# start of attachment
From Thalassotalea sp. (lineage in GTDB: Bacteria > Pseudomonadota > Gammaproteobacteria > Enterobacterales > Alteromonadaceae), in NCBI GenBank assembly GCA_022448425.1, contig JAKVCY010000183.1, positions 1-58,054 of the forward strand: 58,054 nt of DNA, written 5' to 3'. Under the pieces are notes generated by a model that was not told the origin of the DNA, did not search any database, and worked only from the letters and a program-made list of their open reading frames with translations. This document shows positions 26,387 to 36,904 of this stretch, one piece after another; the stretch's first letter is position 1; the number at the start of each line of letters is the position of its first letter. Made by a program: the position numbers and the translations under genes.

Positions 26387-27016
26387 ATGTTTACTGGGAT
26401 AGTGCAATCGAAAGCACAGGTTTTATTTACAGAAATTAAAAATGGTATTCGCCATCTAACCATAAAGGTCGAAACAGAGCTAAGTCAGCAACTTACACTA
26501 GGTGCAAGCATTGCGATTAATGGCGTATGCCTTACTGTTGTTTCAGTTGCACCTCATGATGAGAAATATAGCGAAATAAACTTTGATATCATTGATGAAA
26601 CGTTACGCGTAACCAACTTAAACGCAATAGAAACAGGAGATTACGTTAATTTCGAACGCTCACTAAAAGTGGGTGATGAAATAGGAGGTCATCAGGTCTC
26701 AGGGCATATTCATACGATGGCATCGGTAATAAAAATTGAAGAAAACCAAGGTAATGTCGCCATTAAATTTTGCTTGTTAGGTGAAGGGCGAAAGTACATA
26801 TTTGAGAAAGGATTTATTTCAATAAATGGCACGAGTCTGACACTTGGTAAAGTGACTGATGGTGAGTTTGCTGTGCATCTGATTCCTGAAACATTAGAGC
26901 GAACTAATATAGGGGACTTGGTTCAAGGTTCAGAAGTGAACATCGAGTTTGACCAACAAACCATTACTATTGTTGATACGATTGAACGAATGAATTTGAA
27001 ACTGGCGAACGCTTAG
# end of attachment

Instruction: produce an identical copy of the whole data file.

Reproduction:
From Thalassotalea sp. (lineage in GTDB: Bacteria > Pseudomonadota > Gammaproteobacteria > Enterobacterales > Alteromonadaceae), in NCBI GenBank assembly GCA_022448425.1, contig JAKVCY010000183.1, positions 1-58,054 of the forward strand: 58,054 nt of DNA, written 5' to 3'. Under the pieces are notes generated by a model that was not told the origin of the DNA, did not search any database, and worked only from the letters and a program-made list of their open reading frames with translations. This document shows positions 26,387 to 36,904 of this stretch, one piece after another; the stretch's first letter is position 1; the number at the start of each line of letters is the position of its first letter. Made by a program: the position numbers and the translations under genes.

Positions 26387-27016
26387 ATGTTTACTGGGAT
26401 AGTGCAATCGAAAGCACAGGTTTTATTTACAGAAATTAAAAATGGTATTCGCCATCTAACCATAAAGGTCGAAACAGAGCTAAGTCAGCAACTTACACTA
26501 GGTGCAAGCATTGCGATTAATGGCGTATGCCTTACTGTTGTTTCAGTTGCACCTCATGATGAGAAATATAGCGAAATAAACTTTGATATCATTGATGAAA
26601 CGTTACGCGTAACCAACTTAAACGCAATAGAAACAGGAGATTACGTTAATTTCGAACGCTCACTAAAAGTGGGTGATGAAATAGGAGGTCATCAGGTCTC
26701 AGGGCATATTCATACGATGGCATCGGTAATAAAAATTGAAGAAAACCAAGGTAATGTCGCCATTAAATTTTGCTTGTTAGGTGAAGGGCGAAAGTACATA
26801 TTTGAGAAAGGATTTATTTCAATAAATGGCACGAGTCTGACACTTGGTAAAGTGACTGATGGTGAGTTTGCTGTGCATCTGATTCCTGAAACATTAGAGC
26901 GAACTAATATAGGGGACTTGGTTCAAGGTTCAGAAGTGAACATCGAGTTTGACCAACAAACCATTACTATTGTTGATACGATTGAACGAATGAATTTGAA
27001 ACTGGCGAACGCTTAG